And the total bill to be public purse is likely to be much higher as this six-figure sum only relates to the excess insurance payments which the trust is responsible for.
Between January 2014 and January 2015, employees injured while working were paid £385,708 and between 2015 and 2016 the bill was £225,931.
Yorkshire Ambulance Service was responsible for paying the first £10,000 of any claim with the rest of the bill picked up through the NHS Litigation Authority on their behalf.
The figures, released under the Freedom of Information Act, come as the NHS is facing huge financial problems, prompting fears about patient care.
Kevin Fairfax, UNISON Branch Secretary, said the trust was too slow to tackle problems which ultimately impacted on the service provided.
He said: “As a union we have raised through our health and safety representatives numerous issues that have caused our members harm, usually faulty or not fit for purpose equipment. It seems to us that the trust are far too slow to react to these situations which in turn increases the number of injuries and hence claims.
“Safety at work should be a priority, by not listening to UNISON’S accredited health and safety representatives, who also work on the front line, when concerns are raised, the trust is failing our members and ultimately the service provided to the public of Yorkshire.”
Personal injury claims by patients and members of the public for problems such as slips or trips or falls also cost the trust more than £17,000 in 2015-2015 and more than £15,000 in 2015-2016. In these cases the trust paid the first £3,000 of any claim.
And a further £6,600 was paid for claims such as lost or damaged property belonging to both patients and staff.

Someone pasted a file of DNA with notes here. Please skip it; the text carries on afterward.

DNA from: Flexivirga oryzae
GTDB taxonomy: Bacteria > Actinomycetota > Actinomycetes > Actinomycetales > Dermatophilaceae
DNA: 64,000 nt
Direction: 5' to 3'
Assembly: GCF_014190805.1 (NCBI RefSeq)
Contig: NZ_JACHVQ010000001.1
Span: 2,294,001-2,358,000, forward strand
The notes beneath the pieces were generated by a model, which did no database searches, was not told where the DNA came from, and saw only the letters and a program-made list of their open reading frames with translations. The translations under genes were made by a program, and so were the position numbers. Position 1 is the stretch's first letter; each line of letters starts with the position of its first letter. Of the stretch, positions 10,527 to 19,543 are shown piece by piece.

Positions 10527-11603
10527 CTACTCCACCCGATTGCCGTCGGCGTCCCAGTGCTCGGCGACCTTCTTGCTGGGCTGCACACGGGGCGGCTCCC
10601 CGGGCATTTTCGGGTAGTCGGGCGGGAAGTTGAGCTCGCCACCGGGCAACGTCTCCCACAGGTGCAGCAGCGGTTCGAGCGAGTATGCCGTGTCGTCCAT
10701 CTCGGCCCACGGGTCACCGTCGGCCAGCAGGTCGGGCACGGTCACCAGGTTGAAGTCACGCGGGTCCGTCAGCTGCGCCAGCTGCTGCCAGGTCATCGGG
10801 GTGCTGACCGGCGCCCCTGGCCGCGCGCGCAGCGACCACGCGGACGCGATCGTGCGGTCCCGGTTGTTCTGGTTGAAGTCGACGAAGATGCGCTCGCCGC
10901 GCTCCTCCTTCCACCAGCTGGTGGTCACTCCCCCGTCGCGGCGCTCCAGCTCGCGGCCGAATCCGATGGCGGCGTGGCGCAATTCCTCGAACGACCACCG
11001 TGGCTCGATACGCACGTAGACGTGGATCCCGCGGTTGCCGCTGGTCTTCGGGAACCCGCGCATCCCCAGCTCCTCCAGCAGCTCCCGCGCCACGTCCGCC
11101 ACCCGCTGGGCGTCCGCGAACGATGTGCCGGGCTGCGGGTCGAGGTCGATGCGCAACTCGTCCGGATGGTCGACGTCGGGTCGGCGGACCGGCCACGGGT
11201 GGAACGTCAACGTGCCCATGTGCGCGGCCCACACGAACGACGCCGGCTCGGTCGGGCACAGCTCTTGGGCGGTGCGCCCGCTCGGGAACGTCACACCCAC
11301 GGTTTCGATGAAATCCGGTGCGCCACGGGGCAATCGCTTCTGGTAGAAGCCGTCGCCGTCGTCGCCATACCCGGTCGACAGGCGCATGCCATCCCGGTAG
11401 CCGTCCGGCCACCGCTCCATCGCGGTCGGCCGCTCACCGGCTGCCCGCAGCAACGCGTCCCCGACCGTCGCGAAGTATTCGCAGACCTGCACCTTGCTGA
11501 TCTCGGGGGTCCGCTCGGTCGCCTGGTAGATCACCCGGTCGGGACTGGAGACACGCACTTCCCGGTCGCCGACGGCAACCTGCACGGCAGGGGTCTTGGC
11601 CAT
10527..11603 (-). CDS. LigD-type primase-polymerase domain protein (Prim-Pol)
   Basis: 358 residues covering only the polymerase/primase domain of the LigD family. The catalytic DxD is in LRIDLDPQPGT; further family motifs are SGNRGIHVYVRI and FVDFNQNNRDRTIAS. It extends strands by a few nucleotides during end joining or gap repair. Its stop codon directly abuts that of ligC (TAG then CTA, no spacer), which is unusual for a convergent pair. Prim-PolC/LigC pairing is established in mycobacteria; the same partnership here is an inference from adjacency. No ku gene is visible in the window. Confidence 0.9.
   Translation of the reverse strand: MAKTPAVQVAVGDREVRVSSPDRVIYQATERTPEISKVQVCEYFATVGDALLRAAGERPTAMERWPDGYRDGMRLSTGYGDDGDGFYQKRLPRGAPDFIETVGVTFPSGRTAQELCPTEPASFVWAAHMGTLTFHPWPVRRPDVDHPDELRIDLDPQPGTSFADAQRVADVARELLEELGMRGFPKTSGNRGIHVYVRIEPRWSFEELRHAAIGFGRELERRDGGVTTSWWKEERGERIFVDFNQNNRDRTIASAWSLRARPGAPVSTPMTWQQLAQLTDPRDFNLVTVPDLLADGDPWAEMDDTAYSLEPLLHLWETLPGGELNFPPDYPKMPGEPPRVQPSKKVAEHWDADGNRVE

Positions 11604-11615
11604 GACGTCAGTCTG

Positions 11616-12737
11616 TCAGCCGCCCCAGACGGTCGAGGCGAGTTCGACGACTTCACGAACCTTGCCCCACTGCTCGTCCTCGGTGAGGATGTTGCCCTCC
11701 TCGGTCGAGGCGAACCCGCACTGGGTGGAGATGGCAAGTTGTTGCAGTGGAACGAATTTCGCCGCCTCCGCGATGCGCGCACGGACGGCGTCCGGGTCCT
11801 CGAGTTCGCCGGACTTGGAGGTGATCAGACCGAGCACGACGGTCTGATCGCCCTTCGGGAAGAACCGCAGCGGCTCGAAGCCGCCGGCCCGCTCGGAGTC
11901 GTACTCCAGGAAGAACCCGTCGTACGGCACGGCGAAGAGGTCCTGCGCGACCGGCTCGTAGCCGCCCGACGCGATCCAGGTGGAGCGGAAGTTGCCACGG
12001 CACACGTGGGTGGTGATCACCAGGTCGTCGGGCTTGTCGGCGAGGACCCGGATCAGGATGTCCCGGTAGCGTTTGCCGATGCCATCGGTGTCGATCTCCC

Jonathan Isaby, chief executive at the TaxPayers’ Alliance, said every penny paid out was money taken away from frontline services.
He said: “Bosses at the trust must do their best to ensure they live up to the legal standards as required by law, while accepting that accidents do happen.
“Of course some of the payments will be entirely justified, and concerns must be listened to when they are raised as the most serious accidents can ruin lives. But the trust must also root out those who are playing the system with spurious demands for taxpayers’ cash as every penny paid out in compensation is a penny taken away from frontline services.”
The figures are for claims that were settled that year and do not always reflect when the claim was originally made.
Steve Page, executive director of quality, governance and performance assurance at Yorkshire Ambulance Service NHS Trust, said improvements had been made.
“The trust actively uses feedback from staff and learning from incidents and near misses to identify areas where staff safety can be improved,“ he said.
“Over the last year we have worked closely with staff representatives to introduce changes to trust vehicles and equipment which have had a positive impact on the levels of associated staff injury.”